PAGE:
ers at Capina Riffle, but owing to dark
ness and roughness of the waters noth
ing could be done to rescue the men.
Tornado Does Great Damage.
LACROSSE, Wis., July 5.?Many miles
of telephone wires are down and com
munication with rural districts still is
impossible as the result of a tornado
this morning. Thousands of dollars of
damage was done to crowing crops In
this vicinity.
New District Institution Will
Adjoin Workhouse at
Some Differences in Past Over Char
acter of Industrial
Plans for comr encing work on the pro- 1
posed District of Columbia reformatory
probably will be taken up by the new
board of Commissioners of the District
shortly after oath of office Is taken.
This became known last nlfiht when It
was learned that an option has l?een ob- |
tained upon a site for the big Institution, j
the property in question adjoining the ,
workhouse tract at Occoquan, \ a., and j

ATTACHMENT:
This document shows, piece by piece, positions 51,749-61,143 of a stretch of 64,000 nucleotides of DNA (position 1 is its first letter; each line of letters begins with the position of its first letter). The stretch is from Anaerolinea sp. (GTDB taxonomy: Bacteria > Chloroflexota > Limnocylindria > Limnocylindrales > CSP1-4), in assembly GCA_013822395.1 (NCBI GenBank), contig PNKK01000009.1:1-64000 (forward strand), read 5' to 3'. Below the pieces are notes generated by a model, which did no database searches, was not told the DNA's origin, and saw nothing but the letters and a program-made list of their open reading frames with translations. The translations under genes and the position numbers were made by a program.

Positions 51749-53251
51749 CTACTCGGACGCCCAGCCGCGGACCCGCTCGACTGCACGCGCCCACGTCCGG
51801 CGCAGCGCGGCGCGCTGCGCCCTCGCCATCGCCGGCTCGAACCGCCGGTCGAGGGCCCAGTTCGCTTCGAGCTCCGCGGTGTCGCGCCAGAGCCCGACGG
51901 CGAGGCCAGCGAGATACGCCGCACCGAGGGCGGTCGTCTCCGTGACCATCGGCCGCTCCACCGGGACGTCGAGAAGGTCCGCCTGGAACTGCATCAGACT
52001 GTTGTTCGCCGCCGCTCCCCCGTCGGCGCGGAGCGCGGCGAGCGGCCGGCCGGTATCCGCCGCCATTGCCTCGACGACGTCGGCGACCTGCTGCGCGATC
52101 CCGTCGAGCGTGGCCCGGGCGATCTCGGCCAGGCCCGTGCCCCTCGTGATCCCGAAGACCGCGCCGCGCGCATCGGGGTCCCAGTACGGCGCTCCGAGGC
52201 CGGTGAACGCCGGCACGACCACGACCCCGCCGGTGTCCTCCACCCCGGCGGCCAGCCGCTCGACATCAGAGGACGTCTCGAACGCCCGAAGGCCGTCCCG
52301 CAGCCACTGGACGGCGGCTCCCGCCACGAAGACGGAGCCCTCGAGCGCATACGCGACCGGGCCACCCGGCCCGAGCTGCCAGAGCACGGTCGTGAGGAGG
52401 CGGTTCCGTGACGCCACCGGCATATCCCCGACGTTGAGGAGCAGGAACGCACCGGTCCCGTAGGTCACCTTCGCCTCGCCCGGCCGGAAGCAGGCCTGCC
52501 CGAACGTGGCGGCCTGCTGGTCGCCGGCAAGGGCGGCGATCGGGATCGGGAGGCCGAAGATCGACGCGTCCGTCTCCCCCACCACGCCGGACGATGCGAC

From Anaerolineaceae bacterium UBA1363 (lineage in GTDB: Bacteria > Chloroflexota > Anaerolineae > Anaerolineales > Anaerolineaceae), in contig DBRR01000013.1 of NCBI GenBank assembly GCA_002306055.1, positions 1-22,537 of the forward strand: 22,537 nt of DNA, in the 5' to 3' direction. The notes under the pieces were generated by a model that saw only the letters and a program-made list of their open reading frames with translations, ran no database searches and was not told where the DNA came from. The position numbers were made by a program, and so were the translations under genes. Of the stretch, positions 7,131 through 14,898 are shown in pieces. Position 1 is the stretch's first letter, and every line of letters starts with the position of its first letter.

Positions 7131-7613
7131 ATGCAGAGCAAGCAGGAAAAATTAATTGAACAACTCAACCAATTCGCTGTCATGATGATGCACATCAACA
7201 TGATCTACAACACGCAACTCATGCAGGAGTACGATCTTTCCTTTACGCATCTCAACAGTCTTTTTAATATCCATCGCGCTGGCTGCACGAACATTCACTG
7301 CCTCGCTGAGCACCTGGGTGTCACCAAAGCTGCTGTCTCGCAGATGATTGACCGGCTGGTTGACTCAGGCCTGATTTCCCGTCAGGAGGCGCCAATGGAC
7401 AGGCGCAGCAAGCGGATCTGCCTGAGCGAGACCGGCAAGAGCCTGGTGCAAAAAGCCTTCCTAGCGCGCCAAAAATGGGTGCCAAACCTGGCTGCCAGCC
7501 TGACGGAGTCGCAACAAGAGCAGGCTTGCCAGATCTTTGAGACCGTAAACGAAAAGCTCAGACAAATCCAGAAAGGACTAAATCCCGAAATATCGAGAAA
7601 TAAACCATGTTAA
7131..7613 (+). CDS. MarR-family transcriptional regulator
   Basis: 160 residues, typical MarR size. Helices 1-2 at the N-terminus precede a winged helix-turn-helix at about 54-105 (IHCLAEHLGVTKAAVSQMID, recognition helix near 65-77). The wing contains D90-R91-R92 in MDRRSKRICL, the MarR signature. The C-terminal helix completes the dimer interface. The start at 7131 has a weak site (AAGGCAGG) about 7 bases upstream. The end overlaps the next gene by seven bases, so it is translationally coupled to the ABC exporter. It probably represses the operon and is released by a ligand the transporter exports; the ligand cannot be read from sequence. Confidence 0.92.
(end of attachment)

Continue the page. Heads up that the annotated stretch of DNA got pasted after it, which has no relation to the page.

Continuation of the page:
that It may be unnecessary to resort to
condemnation proceedings In order to ac
quire the land.
There is available for the purchase of
the ground, which Is said to contain
about a thousand acres, ^he sum of
$33,<)<*?. this amount having been deposit
ed to the credit of the District through
the sale to the federal government of the
Belvoir tract, located near Mount Vernon,
upon which it was originally intended to
establish the reformatory.
Opposition was voiced to locating tne in
stitution at this point, because of lta prox
imity to Mount Vernon, resulting in the
taking over of the property by the LniteU
No Obstacles in Way.
With the necessary funds available
for the acquisition of the new site, and
the delay of condemnation proceedings
to be dispensed with, owing to the